IMPORTANCE OF FINANCE IN FINANCIAL PLANNING
Finance is the life blood of business. Business finance has been defined as those 
activities which have to do with the provision and management of funds for the satisfactory conduct of a business. Business finance is defined as that business activity which is concerned with the acquisition and conservation of capital funds in meeting the financial needs and overall objectives of business enterprise. Financial planning is a process which presents before an individual, organization or even a country, the current financial position and the adjustments in the spending pattern, in order to meet the goals. It is important to plan finances in order to reap long term benefits through the assets in hand. Finance is very important in financial planning. 1. Cash Flow: Financial planning helps in increasing cash flow as well as monitoring the spending pattern. The cash flow is increased by undertaking measures such as tax planning, prudent spending and careful budgeting. 2. Capital: A strong capital base can be built with the help of efficient financial planning. Thus, one can think about investments and thereby improve his financial position. 3. Income: It is possible to manage income effectively through planning. Managing income helps in segregating it into tax payments, other monthly expenditures and savings. 4. Investment: A proper financial plan that considers the income and expenditure of a person, helps in choosing the right investment policy. It enables the person to reach the set goals. 5. Savings: It is good to have investments with high liquidity. These investments, owing to their liquidity, can be utilized in times of emergency and for educational purposes.
IMPACT OF FINANCING ON FINANCIAL STATEMENTS
Financial statement generally refers to two statements that are profit & loss account and balance sheet. These statements are used to convey to management and other interested outsiders the profitability and financial position of the organization. There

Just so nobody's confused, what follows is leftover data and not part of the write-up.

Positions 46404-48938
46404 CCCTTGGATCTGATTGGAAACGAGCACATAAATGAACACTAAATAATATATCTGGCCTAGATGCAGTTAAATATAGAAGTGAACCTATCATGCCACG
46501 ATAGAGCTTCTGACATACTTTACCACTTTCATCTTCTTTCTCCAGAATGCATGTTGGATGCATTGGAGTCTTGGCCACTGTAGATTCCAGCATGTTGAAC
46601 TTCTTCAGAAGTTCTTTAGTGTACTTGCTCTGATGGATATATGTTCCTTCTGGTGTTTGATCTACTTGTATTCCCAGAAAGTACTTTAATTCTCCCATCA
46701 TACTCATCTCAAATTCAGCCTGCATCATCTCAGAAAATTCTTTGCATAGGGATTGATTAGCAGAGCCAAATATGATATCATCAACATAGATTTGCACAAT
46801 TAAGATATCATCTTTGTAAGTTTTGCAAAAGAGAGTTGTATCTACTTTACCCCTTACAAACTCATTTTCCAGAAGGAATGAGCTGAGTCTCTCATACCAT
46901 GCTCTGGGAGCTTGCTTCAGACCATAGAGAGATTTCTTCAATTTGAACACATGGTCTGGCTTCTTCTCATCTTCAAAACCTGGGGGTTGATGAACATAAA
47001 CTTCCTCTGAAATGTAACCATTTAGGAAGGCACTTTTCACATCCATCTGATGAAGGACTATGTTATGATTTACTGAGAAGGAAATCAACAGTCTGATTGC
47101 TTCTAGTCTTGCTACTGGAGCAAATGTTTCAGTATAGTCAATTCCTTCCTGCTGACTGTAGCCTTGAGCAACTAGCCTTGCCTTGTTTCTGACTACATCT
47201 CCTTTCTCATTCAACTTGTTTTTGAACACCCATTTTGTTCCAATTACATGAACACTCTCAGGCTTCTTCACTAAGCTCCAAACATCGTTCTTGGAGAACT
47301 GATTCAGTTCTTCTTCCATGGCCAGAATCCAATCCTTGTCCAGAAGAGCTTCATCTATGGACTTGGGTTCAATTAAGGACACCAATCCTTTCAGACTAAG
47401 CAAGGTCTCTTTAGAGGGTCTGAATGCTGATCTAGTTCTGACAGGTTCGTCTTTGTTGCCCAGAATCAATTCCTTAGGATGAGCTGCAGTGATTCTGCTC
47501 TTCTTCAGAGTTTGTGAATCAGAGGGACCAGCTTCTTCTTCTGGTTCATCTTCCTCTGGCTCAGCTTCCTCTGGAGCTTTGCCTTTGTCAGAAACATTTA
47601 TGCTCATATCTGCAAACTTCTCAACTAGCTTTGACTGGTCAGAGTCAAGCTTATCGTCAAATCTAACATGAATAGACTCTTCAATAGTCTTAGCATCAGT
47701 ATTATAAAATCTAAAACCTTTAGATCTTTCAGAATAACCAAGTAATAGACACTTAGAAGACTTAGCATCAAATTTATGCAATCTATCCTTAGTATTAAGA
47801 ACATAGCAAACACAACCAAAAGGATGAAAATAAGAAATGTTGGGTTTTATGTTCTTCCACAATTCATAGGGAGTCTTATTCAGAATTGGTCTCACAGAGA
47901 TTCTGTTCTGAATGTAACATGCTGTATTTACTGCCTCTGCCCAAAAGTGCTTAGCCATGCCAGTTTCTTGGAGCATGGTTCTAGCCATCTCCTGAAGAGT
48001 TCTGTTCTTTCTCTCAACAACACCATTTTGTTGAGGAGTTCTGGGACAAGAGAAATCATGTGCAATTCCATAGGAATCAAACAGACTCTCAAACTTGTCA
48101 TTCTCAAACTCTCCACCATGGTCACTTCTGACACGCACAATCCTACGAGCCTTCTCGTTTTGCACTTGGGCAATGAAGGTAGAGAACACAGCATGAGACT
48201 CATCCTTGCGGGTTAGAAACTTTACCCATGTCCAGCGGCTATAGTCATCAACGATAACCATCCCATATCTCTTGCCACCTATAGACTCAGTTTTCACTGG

are various elements in profit & loss account and balance sheet. Elements of balance sheet are share capital, reserves and surplus, loans and current liabilities and provisions on the liabilities side and fixed assets, investments, current assets and other expenditure on the asset side. Income statement of the concern helps to know gross profit and net profit to the concern. If a company raises money through shares whether through equity or preference then its capital on the liabilities side will increase and it has to pay dividend on this capital so its net profit after dividend and tax will decrease. And if retained earnings are used to expand the business, then retained earnings shown on the liabilities side will be low. Company can also expand its activities by raising loan whether secured or unsecured and these loans come on the liability side and interest is to be paid on them which is deducted from the gross profit of the concern. If a company has created some provisions like provision for taxation, provision for contingencies, other provisions etc then its total liabilities will increase and they are deducted from the gross profits. This is the impact of financing on the financial statement and profit and loss account of the organization. Every organization prepares these two accounts to know their profitability and to know about the financial position. The financial statement is very useful for assessing the efficiency for different cost centres. Even a banker is interested to see that the loan amount is secure and the customer is able to pay the interest regularly. The financial statements are very much useful for management, creditors, bankers, investors, Government etc.